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EQUESTRIAN SITE GALLOPS ONTO NATIONAL REGISTER



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EQUESTRIAN SITE GALLOPS ONTO NATIONAL REGISTER

EQUESTRIAN SITE GALLOPS ONTO NATIONAL REGISTER

Fort Ord Station Veterinary Hospital (Horse c1941)

Article Monterey Herald Newspaper
9/28/2014
By Tom Leyde

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Equestrian Site Gallops onto National Register


MARINA, CALIFORNIA There is a lot of history to be seen at Fort Ord, but some of it is not easily recognizable.

Such is the case for six old buildings at Marina Equestrian Center Park. They have become the first buildings on the closed Army base to be placed on the National Register of Historic Places.

The structures once were the Fort Ord Station Veterinary Hospital. Here, Army veterinarians provided medical care for horses and mules used by mounted, horse-drawn and mule-packing units.

National recognition came in June after exhaustive research by members of Friends of the Fort Ord Warhorse and others.

The fact that they remain at all is a story in itself. The city of Marina, which owns five of the buildings (the Marina Coast Water District owns the other), was going to tear them down and sell the equestrian center to make room for a development. Friends of the Fort Ord Warhorse stepped in and fought for their preservation.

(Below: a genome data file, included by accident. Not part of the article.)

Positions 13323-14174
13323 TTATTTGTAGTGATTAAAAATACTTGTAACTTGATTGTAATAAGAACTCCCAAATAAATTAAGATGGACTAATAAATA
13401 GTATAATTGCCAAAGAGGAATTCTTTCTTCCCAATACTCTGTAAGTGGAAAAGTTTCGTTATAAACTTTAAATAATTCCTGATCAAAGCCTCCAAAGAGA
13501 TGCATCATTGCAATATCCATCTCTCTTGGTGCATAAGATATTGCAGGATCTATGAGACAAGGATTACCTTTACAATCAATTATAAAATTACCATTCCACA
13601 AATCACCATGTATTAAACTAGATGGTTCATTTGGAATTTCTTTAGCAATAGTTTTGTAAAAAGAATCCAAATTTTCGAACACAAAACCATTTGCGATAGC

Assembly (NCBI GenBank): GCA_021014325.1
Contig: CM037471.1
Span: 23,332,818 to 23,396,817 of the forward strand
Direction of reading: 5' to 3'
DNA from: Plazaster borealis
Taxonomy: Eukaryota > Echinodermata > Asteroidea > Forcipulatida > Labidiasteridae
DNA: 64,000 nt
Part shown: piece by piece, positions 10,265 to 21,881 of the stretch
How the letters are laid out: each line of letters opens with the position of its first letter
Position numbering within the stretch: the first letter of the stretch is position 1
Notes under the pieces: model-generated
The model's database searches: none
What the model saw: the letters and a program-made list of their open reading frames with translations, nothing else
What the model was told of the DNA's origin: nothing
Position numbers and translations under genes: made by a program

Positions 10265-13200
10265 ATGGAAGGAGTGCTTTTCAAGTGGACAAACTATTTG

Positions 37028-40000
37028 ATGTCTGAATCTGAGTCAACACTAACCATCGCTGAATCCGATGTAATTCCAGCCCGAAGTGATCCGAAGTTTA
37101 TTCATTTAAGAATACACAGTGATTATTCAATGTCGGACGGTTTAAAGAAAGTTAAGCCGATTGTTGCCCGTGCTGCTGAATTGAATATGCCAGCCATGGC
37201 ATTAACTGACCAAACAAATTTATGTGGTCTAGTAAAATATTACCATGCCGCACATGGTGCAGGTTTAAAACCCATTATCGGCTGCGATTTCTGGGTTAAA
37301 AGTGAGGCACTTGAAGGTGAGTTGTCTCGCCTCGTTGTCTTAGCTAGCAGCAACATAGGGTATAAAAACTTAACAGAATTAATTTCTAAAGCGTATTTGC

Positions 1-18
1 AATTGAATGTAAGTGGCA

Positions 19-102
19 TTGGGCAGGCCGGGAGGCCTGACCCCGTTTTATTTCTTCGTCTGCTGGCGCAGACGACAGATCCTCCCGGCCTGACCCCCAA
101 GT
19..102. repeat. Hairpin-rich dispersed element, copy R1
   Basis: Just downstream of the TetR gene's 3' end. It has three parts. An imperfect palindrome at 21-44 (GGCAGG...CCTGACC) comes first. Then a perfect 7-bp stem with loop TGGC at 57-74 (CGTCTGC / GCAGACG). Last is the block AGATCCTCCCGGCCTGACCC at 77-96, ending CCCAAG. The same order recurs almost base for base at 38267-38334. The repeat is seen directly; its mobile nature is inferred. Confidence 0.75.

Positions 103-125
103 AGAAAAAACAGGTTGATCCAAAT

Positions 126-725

That led to the research by historian Greg Krenzelok that identified the buildings as the former equine veterinary clinic.

"Part of the importance of this history of Fort Ord is where these buildings are situated," said Margaret Davis, executive director of Friends of the Fort Ord Warhorse. "The area is intended as a trail hub. People can park, take off on foot for the beach or the (Fort Ord) National Monument and have a place to land."

The plan is to have a horse rental concession on the 35-acre park — Marina's largest — and use profits from the concession to help refurbish clinic buildings.

"It just makes the whole thing pop and come alive," Davis said.

The city of Marina recently spent $200,000 to stabilize the historic buildings. They could become a living history center, but first they must be restored.

"The stage is set," Davis said. "There's a lot of possibilities out there the city is looking into."

The equine clinic buildings are the last remnants of equine history at Fort Ord. In 2011, the former horse stables on Fourth Avenue were demolished. That same year one remnant from the equine clinic was reclaimed.